On View: American Identities: A New Look, American Art Galleries, 5th Floor, From Colonies to States, 1660–1830, 5th Floor
Charles-Honoré Lannuier was trained in Paris and immigrated in 1803 to New York, where he became one of the leading furniture makers. After the Revolutionary War and War of 1812, anti-English sentiment made French goods especially appealing to Americans. Lannuier imported French pattern books to keep abreast of the latest fashions. One of these books was the design source for the robustly carved and gilded supports in the form of caryatids (mythogical female figures); carved dolphin feet; and elaborate gilt-bronze mounts.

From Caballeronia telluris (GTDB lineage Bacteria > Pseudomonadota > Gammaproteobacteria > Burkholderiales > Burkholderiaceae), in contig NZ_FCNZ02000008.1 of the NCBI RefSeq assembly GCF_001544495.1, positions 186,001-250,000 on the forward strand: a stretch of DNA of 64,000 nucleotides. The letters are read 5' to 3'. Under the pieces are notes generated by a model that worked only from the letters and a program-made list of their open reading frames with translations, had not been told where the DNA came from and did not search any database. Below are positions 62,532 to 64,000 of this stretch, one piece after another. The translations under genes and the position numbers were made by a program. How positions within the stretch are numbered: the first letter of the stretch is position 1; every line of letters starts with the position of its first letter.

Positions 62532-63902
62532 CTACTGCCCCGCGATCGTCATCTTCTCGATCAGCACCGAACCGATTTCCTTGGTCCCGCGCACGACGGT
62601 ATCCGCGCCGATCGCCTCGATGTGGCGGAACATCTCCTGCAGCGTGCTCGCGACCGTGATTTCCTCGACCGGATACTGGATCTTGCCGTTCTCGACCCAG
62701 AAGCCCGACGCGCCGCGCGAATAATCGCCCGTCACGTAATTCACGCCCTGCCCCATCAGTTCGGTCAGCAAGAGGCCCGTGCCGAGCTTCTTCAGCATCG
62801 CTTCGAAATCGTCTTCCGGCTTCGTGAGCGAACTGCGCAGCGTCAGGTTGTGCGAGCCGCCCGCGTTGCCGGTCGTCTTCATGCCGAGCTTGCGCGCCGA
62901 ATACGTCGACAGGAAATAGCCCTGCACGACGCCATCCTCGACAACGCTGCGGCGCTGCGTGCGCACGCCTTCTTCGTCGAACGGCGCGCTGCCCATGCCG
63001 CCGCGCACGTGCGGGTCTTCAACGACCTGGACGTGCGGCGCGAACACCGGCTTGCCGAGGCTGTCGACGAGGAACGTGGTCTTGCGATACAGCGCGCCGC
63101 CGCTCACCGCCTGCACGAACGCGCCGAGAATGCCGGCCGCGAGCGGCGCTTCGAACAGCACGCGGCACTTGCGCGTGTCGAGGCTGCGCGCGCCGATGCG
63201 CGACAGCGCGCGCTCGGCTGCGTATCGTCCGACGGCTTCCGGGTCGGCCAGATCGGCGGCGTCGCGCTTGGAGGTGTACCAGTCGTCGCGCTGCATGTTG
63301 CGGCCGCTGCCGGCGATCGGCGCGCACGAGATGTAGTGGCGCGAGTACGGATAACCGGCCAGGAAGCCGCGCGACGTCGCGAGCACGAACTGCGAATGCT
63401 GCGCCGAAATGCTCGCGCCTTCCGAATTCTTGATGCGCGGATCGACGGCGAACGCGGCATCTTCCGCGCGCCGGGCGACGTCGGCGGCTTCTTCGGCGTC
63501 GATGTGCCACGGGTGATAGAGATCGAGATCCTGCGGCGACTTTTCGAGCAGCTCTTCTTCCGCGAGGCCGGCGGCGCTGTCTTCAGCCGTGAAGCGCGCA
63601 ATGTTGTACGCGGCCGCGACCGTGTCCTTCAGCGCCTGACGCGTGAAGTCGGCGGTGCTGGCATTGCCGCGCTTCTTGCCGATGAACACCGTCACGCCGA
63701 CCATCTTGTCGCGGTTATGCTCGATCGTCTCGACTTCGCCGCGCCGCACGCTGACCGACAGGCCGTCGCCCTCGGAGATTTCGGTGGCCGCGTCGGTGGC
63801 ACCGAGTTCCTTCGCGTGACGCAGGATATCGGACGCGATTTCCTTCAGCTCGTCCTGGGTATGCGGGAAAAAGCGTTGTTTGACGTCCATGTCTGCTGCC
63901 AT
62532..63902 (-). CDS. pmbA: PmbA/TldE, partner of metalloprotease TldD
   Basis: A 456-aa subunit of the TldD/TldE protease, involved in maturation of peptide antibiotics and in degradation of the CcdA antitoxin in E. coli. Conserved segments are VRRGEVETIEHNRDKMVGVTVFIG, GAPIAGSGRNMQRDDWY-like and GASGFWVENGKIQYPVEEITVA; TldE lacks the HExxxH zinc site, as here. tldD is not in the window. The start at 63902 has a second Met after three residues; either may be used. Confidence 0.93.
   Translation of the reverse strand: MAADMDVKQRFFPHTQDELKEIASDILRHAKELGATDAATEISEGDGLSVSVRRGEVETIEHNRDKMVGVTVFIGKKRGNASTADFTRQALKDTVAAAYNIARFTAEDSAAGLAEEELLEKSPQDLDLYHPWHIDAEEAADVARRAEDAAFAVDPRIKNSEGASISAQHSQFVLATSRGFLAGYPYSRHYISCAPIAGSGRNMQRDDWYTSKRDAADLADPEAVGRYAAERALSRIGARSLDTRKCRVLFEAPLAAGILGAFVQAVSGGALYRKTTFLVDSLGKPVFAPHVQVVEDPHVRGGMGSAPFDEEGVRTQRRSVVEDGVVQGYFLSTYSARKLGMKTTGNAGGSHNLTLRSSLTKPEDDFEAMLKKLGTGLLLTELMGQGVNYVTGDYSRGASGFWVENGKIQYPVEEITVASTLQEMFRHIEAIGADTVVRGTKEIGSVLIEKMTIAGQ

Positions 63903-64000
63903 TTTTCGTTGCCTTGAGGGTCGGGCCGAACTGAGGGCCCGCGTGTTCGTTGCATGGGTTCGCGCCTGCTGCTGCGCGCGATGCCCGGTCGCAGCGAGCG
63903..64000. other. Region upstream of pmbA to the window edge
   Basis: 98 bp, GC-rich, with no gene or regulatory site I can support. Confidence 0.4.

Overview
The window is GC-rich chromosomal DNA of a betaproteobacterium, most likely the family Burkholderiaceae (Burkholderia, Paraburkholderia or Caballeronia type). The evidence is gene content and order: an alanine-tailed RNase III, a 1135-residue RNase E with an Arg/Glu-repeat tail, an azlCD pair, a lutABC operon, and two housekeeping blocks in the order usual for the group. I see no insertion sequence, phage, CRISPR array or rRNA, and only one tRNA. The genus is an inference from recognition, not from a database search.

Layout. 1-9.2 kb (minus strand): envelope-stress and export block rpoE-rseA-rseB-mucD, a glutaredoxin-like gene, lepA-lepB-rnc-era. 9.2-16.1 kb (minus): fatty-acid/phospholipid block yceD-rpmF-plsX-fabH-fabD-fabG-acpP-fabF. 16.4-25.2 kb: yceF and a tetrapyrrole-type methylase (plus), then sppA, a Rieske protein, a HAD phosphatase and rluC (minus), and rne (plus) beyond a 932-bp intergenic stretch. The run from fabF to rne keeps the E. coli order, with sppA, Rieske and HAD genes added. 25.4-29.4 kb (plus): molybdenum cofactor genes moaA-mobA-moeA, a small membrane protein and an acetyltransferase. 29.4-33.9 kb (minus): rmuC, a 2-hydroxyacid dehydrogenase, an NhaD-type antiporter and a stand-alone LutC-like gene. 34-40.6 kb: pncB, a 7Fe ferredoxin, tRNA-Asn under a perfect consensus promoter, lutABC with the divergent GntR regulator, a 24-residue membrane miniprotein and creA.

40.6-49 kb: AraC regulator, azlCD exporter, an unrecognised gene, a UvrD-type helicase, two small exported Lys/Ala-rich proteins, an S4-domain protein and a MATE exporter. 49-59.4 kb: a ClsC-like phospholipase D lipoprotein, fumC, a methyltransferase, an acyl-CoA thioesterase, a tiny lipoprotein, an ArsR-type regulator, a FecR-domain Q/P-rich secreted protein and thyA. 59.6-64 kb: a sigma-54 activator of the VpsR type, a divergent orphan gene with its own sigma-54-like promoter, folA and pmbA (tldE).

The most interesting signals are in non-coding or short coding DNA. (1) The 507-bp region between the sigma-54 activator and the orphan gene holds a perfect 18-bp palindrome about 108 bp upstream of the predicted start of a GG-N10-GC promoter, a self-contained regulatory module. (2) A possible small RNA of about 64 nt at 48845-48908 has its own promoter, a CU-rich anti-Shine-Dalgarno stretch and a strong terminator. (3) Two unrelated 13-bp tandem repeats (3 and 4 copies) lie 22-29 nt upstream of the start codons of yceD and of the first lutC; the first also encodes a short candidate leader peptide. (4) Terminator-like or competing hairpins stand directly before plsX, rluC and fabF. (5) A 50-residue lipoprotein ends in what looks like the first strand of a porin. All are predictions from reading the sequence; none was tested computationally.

This table and the portrait of Washington nearby were both owned by Hezekiel Beers Pierrepont (1768–1838), scion of an important Brooklyn Heights family. The two objects stood in the Pierrepont house in Brooklyn Heights before they came to the Museum in the 1940s.
Marble, rosewood, ormolu, gesso
36 x 55 7/8 x 21 1/4 in. (91.4 x 141.9 x 54.6 cm) (show scale)
Gift of the Pierrepont Family
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Charles-Honoré Lannuier (American, born France, 1779-1819). Pier Table, ca. 1815-1819. Marble, rosewood, ormolu, gesso, 36 x 55 7/8 x 21 1/4 in. (91.4 x 141.9 x 54.6 cm). Brooklyn Museum, Gift of the Pierrepont Family, 41.1. Creative Commons-BY
overall, 41.1_IMLS_SL2.jpg. Brooklyn Museum photograph
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Pier table, white marble top supported by rosewood veneer frame, applied ormolu (bronze gilt) wreaths on each corner, back of table has inset looking glass, skirting of table is supported by two gesso winged classical figures, resting on concave shelf which is supported by two gesso dolphin heads.
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